Members of the Midwest community of colleges are erupting with discontent. (Via NESN)
Nebraska’s addition to one of college athletics’ strongest power conferences was a moment of pomp and circumstance. Once the celebratory dust cleared, a logistical question came into play. With a 12th team added to the Big Ten, how would that alter the conference’s traditional name and logo?
The current name is safe. As for the new logo? Unsightly.
(More on NewsFeed: Who Will Be Nebraska’s Best Big Ten Rival?)
Monday morning marked a shakeup in Big Ten Country, as the conference announced a series of changes to acclimate its newest member into athletic competition. Among those edits was the unveiling of the new Big Ten emblem — a design which looks as if it needed an elementary-school stencil and an oven timer to complete.
“Its contemporary collegiate lettering includes an embedded numeral ’10’ in the word ‘BIG,’ which allows fans to see ‘BIG’ and ’10’ in a single word,” said Michael Gericke in a statement — one half of the Pentagram team that put together the idea. “Memorable and distinctive, the new logo evolved from the previous logo’s use of negative space and is built on the conference’s iconic name, without reference to the number of member institutions.”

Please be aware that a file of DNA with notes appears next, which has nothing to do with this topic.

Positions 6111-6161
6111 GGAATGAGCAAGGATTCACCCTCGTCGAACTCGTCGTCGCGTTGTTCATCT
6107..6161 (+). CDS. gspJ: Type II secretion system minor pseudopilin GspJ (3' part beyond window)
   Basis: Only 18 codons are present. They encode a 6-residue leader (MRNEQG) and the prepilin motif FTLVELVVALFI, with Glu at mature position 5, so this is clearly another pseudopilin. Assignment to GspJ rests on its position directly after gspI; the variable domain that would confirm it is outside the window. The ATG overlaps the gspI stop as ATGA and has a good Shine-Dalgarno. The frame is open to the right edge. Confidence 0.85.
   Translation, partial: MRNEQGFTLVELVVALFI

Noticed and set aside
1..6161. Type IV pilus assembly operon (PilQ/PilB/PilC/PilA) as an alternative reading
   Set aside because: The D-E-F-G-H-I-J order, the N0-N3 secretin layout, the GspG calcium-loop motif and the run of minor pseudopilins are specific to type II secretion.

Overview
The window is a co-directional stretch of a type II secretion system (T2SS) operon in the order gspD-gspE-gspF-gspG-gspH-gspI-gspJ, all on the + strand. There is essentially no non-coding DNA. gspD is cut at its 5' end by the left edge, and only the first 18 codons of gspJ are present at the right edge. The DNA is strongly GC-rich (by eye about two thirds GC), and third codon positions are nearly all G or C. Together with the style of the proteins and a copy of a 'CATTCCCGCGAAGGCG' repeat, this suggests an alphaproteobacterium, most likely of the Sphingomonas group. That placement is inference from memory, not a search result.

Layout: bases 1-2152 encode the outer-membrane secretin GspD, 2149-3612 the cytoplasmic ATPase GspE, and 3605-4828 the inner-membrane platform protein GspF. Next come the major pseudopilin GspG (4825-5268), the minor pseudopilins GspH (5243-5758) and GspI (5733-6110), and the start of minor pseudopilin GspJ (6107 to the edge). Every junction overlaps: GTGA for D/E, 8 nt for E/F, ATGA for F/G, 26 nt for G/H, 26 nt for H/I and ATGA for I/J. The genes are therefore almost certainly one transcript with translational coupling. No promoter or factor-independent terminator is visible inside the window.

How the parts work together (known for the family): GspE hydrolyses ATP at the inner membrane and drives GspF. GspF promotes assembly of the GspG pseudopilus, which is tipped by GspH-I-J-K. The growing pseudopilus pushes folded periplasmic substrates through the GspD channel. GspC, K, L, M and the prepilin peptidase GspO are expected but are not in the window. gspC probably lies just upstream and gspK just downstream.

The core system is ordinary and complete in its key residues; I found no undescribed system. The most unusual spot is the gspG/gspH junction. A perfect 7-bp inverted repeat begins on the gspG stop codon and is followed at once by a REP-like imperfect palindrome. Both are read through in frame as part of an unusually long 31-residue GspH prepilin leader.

(More on TIME.com: See the top 10 worst team names.)
Outside of that artistic explanation, the Big Ten also unveiled its lineup of two new divisions. Most conferences opt for a geographic code to separate its teams (North, South, East, West, Atlantic and Coastal all come to mind). In continuance of its bold offseason, the Big Ten chose ‘Leaders’ and ‘Legends’ (not to be confused with ‘Losers’ and ‘Louses’ once bowl season arrives).
Puzzled by that choice? Commissioner Jim Delany clarified any soft points by defining the intentions behind the new names.
“‘Legends’ is a nod to our history and to the people associated with our schools who are widely recognized as legends – student-athletes, coaches, alumni and faculty,” said Delany in a statement. “‘Leaders’ looks to the future as we remain committed to fostering leaders, the student-athletes who are encouraged to lead in their own way for the rest of their lives, in their families, in their communities and in their chosen professions.”
(More on TIME.com: See photos of the nation’s most eccentric college mascots.)